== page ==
The day after I was called to serve as stake mission president, my mother, who was unaware of my new calling, told me that she had dreamed about me. She said that in this dream I had received a new position of responsibility in my church and that an older man had put his hands on my head as if he were anointing me while a roomful of people watched. Then I told her about my new calling and explained the process of being set apart. I said that I would probably be set apart by an older man. I was electrified when my mother said, “I would recognize him if I saw him.”
I invited my parents to attend the meeting. After Elder S. Dilworth Young set me apart, my mother wept as she said, “That was the man in my dream!” I took this opportunity to bear my testimony to my parents and to assure them that they need not worry about me. For the first time, my dad opened up and asked me several questions. My mom just cried tears of joy as we all enjoyed the influence of the Spirit of the Lord.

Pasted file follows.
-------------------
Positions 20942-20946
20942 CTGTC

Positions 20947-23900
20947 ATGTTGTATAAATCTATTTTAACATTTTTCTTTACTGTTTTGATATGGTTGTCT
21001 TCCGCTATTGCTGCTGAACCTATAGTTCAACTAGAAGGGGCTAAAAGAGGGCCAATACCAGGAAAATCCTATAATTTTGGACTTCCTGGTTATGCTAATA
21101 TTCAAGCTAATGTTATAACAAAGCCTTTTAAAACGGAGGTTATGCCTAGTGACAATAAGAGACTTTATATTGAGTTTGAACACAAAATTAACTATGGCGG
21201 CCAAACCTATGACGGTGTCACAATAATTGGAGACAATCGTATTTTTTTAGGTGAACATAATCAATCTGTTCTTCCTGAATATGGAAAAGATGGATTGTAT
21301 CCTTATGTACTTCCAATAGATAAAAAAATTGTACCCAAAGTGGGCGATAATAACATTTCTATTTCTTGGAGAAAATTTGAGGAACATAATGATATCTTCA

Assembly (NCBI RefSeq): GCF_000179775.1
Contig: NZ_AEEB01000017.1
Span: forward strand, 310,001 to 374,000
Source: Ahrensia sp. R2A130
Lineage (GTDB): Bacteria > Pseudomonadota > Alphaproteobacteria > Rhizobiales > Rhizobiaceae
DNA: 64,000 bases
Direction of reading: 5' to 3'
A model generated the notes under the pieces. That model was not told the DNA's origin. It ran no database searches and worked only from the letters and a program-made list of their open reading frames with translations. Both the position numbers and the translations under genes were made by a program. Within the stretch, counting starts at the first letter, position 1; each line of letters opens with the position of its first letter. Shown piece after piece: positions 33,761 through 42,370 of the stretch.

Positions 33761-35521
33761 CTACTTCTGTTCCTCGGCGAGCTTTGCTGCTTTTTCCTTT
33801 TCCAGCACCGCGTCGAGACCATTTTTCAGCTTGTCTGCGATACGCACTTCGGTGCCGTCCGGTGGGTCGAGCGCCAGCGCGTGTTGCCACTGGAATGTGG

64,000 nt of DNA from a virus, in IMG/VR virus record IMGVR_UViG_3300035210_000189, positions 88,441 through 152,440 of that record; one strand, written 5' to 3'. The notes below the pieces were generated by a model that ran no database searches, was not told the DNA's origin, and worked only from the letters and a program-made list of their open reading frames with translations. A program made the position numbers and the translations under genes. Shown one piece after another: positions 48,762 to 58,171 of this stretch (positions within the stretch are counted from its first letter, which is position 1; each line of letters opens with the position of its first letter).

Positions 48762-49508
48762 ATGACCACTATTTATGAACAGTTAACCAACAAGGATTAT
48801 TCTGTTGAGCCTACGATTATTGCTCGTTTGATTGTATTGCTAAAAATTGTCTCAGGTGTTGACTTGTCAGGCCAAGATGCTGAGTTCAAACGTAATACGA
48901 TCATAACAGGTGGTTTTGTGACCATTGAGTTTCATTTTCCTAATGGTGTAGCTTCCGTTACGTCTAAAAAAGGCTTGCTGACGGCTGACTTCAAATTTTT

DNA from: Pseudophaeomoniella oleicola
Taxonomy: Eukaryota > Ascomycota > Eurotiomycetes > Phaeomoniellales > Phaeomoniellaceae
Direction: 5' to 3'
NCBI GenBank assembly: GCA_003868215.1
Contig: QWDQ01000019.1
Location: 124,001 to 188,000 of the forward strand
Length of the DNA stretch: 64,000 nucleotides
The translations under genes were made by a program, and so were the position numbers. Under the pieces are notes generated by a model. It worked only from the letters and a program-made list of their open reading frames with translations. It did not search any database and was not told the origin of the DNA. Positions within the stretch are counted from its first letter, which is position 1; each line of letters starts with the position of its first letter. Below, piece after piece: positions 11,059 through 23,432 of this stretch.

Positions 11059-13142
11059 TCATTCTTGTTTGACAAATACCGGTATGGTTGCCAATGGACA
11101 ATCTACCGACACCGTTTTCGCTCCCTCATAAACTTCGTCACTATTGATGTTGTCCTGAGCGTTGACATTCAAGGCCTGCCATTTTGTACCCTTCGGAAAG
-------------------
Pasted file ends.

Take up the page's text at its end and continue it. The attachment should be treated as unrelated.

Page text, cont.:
A major increase in my testimony of the Book of Mormon came as my wife, Jan, and I were called to serve a full-time mission as leadership trainers in the Ecuador Quito Mission. Our time at the Missionary Training Center in Provo, Utah, provided constant spiritual nourishment and another reading of the Book of Mormon for me. During this reading, the words of each page seemed to flow into my mind uninterrupted by doubts about the book’s truthfulness or historicity. I knew it was true, and my main concern was to live true to the principles it taught.